Millions of people rely on medication to treat dangerous medical conditions and maintain their health. The pharmaceutical industry is worth billions of dollars, as drug companies quickly work to come up with new drugs to treat every type of medical condition. Unfortunately, the race to get a medication to market sometimes outweighs safety, resulting in hundreds of federal drug recalls every year.
When patients are injured by defective drugs, they commonly seek compensation under the legal theory of product liability, but under some circumstances, a physician may also have some liability for prescribing a recalled medication. Depending on the physician’s actions before and/or after the recall, an injured patient may have a viable medical malpractice claim.
Malpractice Prior to a Recall – Ignoring the Warning Signs
Physicians are expected to act in a reasonable manner that conforms to practice standards. This means that the decisions and actions of a doctor should generally be viewed as appropriate by other doctors within his or her practice area. This responsibility extends to the prescription of medication, creating a professional duty to consider such factors as:
- The comparison of potential risk and benefit
- Possible drug interactions with other medications taken by the patient
- The side effects of the medication
Even before a medication is officially recalled, reports often surface regarding patient harm, including published academic research studies, general news articles and peer reports. Physicians are expected to keep informed about the latest developments within their practice area and failing to do so may result in a successful medical malpractice claim if a patient is injured by a medication that is later recalled.
Malpractice After a Recall – Lack of Due Diligence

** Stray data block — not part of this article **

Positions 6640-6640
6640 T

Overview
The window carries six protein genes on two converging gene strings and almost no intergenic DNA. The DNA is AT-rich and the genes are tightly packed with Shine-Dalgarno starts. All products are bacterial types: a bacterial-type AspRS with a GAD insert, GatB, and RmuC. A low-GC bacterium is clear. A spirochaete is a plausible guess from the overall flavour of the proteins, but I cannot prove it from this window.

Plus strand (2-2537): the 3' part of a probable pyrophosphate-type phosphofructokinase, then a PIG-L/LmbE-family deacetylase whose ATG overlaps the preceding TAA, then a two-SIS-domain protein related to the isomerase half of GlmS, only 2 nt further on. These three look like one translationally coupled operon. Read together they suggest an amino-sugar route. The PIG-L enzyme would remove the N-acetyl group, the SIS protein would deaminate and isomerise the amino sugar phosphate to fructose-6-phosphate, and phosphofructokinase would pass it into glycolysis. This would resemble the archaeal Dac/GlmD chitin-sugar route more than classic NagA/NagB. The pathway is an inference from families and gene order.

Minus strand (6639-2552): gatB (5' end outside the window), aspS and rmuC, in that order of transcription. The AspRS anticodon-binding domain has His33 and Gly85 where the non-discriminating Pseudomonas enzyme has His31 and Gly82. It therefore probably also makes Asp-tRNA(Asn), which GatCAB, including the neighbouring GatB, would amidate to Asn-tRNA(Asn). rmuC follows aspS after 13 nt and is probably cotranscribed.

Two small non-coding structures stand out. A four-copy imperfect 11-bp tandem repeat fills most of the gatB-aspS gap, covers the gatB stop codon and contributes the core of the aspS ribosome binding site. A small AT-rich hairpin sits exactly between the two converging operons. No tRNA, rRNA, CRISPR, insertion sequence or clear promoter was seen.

In some cases, the treating physician may prescribe a medication that has already been recalled by the Food and Drug Administration (FDA). When the FDA recalls a medication, there are numerous reporting mechanisms in place to notify physicians. Not only is this information commonly included in medical journals and industry publications, the FDA maintains a searchable list of recalled medications. A diligent physician can quickly and easily access the agency’s website to search for a possible recall before prescribing any medication.
Even if the physician did not know of the recall before prescribing the medication, the plaintiff’s attorney may successfully argue that the doctor should have known. This goes back to the reasonableness standard that establishes the appropriateness of actions taken by medical professionals.
Maryland and Washington D.C. medical malpractice lawyers fighting for the rights of injured patients
If your prescription medication was recalled, count on the medical malpractice law firm of Schochor, Staton, Goldberg, and Cardea, P.A. to guide you through the complexities of a medical malpractice claim. We proudly serve injured patients throughout Baltimore, Maryland and Washington D.C. Call us today at 410-234-1000 or complete our contact form.